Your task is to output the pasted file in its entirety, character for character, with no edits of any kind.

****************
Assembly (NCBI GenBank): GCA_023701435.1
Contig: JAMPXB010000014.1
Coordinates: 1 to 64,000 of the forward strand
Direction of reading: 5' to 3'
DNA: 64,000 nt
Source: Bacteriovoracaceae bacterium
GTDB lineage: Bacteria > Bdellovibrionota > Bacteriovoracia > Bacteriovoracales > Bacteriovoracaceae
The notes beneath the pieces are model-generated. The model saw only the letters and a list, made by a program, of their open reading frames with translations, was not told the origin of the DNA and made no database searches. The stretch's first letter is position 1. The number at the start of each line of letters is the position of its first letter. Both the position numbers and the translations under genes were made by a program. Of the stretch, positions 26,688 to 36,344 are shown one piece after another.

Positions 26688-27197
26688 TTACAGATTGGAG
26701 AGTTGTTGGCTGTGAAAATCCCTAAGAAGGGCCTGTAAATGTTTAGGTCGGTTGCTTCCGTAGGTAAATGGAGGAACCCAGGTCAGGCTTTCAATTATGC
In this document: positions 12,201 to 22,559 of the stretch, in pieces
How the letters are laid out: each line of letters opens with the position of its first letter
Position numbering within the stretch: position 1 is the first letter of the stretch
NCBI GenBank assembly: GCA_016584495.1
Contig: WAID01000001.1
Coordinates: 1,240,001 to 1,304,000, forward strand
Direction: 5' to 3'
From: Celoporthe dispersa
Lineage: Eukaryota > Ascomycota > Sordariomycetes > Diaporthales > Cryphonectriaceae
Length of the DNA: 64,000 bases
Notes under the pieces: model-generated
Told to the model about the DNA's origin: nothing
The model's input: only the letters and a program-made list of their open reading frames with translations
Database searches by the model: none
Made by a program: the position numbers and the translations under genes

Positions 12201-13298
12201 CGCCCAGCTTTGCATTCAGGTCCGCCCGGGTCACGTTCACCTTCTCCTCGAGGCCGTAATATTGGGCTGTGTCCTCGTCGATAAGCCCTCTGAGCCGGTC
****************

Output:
Assembly (NCBI GenBank): GCA_023701435.1
Contig: JAMPXB010000014.1
Coordinates: 1 to 64,000 of the forward strand
Direction of reading: 5' to 3'
DNA: 64,000 nt
Source: Bacteriovoracaceae bacterium
GTDB lineage: Bacteria > Bdellovibrionota > Bacteriovoracia > Bacteriovoracales > Bacteriovoracaceae
The notes beneath the pieces are model-generated. The model saw only the letters and a list, made by a program, of their open reading frames with translations, was not told the origin of the DNA and made no database searches. The stretch's first letter is position 1. The number at the start of each line of letters is the position of its first letter. Both the position numbers and the translations under genes were made by a program. Of the stretch, positions 26,688 to 36,344 are shown one piece after another.

Positions 26688-27197
26688 TTACAGATTGGAG
26701 AGTTGTTGGCTGTGAAAATCCCTAAGAAGGGCCTGTAAATGTTTAGGTCGGTTGCTTCCGTAGGTAAATGGAGGAACCCAGGTCAGGCTTTCAATTATGC
In this document: positions 12,201 to 22,559 of the stretch, in pieces
How the letters are laid out: each line of letters opens with the position of its first letter
Position numbering within the stretch: position 1 is the first letter of the stretch
NCBI GenBank assembly: GCA_016584495.1
Contig: WAID01000001.1
Coordinates: 1,240,001 to 1,304,000, forward strand
Direction: 5' to 3'
From: Celoporthe dispersa
Lineage: Eukaryota > Ascomycota > Sordariomycetes > Diaporthales > Cryphonectriaceae
Length of the DNA: 64,000 bases
Notes under the pieces: model-generated
Told to the model about the DNA's origin: nothing
The model's input: only the letters and a program-made list of their open reading frames with translations
Database searches by the model: none
Made by a program: the position numbers and the translations under genes

Positions 12201-13298
12201 CGCCCAGCTTTGCATTCAGGTCCGCCCGGGTCACGTTCACCTTCTCCTCGAGGCCGTAATATTGGGCTGTGTCCTCGTCGATAAGCCCTCTGAGCCGGTC